Wireless Standards Simplified and Explained

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Saturday, April 24, 2010

When technology evolves seemingly overnight, staying abreast of the changes can at times confuse even the well informed. For those who don’t possess degrees in those fields, the influx of wireless standards information can be overwhelming, and sorting through it can be extremely frustrating.

What Is a Wireless Network?
Wireless Fidelity (WiFi) and Wireless Land Area Networks (WLAN) are synonymous. As each title states, they involve connections without wires—no physical connection exists between the transmitting point and the receiving point, i.e., an Internet server and a computer. (Because of large range differences, WiMax and Bluetooth networks are not included here.)

Definitions
In order to understand wireless standards, three terms must be defined:
*Bandwidth: How much data is sent or how much “room” is available to send data. Network bandwidth is measured in “bits per second” (bps); one million bits per second compose “1 Mbps.” M verbalizes as “mega.”
*Speed: How quickly data can be sent, measured in “cycles per second” or Hertz (Hz). One gigahertz (1 GHz) equals one billion cycles per second.
*Range: How far a signal can be transmitted without signal degradation or unreasonable failure.

Accepted Wireless Standards
Currently, there are three defined standards—not equipment or configured networks—in common use; they have no relations to who sells the network configuration and access or Internet Service Providers.

The Institute of Electrical and Electronics Engineers (IEEE) created the first WLAN standard in 1997 and designated it 802.11 to honor its founding oversight group, but the 802.11 had limited success and applicability. Further exploration produced better standards that found success and popularity.

802.11b: Developed in 1999, it can be considered the “co-sibling” of its faster counterpart. Its standards and results are:
*Bandwidth: Up to 11 Mbps.
*Speed: 2.4 GHz, using an unregulated or unprotected signal.
*Advantages: Good range; signal reliability improves when moved away from interfering appliances, such as cordless telephones or microwave ovens. Useful in home network environment.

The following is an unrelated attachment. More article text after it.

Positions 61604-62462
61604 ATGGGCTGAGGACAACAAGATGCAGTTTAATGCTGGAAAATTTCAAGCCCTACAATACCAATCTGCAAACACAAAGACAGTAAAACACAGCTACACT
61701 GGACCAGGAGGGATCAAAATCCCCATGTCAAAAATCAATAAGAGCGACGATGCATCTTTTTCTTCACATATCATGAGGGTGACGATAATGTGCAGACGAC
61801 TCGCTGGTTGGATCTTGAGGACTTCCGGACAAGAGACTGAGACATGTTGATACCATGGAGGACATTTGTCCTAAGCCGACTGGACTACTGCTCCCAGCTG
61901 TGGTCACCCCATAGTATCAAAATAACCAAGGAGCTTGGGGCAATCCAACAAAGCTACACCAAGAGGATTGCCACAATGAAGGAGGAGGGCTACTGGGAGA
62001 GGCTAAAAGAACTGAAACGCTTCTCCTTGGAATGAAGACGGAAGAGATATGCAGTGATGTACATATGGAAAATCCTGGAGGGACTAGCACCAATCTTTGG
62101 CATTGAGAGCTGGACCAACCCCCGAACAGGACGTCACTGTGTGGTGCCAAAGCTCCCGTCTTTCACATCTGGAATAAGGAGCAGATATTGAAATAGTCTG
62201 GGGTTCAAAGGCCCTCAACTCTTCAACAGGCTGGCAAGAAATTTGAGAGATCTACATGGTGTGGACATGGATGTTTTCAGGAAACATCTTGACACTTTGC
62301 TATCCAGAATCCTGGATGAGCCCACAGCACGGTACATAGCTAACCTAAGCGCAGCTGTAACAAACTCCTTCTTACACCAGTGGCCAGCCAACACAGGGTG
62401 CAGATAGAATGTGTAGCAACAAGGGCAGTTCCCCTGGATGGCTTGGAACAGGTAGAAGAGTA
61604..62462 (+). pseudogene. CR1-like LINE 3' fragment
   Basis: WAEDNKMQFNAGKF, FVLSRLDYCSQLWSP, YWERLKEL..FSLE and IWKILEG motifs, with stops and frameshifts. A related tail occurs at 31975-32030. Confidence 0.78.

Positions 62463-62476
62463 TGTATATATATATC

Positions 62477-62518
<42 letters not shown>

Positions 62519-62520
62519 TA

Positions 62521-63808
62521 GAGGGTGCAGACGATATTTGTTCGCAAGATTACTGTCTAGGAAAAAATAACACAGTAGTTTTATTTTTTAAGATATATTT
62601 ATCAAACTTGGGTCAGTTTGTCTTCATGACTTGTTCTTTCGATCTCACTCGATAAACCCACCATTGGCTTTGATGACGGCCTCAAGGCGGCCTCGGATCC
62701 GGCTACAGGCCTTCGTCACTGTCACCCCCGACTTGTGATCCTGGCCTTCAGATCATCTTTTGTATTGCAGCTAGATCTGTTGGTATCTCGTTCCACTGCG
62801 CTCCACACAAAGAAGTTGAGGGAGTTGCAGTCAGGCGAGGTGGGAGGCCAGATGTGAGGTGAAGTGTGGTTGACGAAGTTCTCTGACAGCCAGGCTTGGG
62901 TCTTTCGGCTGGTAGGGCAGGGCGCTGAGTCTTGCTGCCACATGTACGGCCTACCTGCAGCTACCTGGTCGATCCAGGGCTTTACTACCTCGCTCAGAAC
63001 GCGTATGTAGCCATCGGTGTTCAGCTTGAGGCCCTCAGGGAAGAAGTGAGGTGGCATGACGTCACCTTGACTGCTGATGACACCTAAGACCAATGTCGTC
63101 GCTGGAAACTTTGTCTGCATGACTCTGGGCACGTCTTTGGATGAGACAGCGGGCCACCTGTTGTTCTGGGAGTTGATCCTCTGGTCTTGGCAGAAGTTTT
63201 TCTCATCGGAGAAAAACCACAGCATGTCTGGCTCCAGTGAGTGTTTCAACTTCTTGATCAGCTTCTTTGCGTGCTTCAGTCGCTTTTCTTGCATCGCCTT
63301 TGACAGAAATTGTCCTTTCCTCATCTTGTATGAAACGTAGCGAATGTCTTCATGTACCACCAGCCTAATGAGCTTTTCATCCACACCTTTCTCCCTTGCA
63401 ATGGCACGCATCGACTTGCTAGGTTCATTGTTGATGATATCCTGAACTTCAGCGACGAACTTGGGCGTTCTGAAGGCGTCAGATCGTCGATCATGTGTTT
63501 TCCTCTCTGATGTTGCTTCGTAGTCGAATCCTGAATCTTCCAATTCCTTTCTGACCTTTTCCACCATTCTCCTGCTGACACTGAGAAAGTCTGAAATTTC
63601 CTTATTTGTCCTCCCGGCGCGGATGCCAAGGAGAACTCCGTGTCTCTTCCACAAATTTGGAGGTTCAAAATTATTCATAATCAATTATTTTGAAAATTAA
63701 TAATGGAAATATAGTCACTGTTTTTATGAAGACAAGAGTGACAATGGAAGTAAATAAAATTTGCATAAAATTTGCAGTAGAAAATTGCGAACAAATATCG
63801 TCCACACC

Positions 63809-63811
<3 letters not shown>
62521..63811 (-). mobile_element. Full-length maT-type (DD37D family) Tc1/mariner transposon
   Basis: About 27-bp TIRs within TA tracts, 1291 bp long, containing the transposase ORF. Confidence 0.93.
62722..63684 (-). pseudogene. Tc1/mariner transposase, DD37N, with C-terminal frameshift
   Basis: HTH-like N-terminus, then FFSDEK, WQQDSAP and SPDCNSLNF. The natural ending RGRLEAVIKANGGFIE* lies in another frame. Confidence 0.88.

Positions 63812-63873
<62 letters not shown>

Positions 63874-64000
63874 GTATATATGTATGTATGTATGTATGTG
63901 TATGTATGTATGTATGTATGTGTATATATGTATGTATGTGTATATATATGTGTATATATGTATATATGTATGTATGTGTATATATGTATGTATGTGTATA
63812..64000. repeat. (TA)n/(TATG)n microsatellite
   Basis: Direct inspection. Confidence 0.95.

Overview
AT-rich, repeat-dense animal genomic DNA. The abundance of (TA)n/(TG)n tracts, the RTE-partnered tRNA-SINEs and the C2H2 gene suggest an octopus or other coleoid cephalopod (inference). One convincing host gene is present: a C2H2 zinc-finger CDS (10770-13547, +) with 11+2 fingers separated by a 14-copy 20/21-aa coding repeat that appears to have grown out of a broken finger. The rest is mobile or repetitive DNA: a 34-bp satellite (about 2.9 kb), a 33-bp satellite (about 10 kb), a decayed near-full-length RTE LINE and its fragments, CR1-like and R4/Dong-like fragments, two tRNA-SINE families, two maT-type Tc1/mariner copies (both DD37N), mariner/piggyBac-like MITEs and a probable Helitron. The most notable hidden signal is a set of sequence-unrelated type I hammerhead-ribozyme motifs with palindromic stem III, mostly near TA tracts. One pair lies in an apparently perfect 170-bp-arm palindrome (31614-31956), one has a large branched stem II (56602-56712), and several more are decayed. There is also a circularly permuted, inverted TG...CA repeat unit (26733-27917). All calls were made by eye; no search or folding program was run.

*Disadvantages: Conditional signal unreliability. Slowest maximum speed within the 802.11 set.

802.11a: Developed simultaneously with 802.11b but didn’t gain popularity as quickly.
*Bandwidth: 54 Mbps.
*Speed: Regulated signal using a frequency around 5 GHz.
*Advantages: Fast maximum speed; low interference. Good for business environments and range.
*Disadvantages: Higher cost and shorter range than 802.11b. Incompatible with 802.11b bandwidth and paired use.

802.11g: Developed in 2002 and 2003.
*Bandwidth: 54 Mbps.
*Speed: 2.4 GHz and higher with increased range.
*Advantages: Fast maximum speed and good signal range; not easily obstructed. Backwards compatible with 802.11b. (The 11g’s access ports can be used with 11b’s network adapters and vice versa.)
*Disadvantages: Costs more than 802.11b. Interference on unregulated frequencies.

802.11n: Under development as of April 2010. Its intent is to join the best of 802.11b and 802.11g. The below figures are not final but under testing or projected only.
*Bandwidth: projected to over 100 Mbps.
*Speed: Multiple frequencies and antenna arrays for increased signal intensity and increased range.
*Advantages: Fastest maximum speed at higher interference resistance and maximum range. Backwards compatible with 802.11g equipment.
*Disadvantages: Standards not yet defined. Costs greater than for 802.11g. Undetermined if will interfere with 802.11b and 802.11g transmissions.

Summary
Within the flux of data flowing from frequent inventions and improvements, wireless technology offers multiple options for the standards that meet both needs and wants for home or work.

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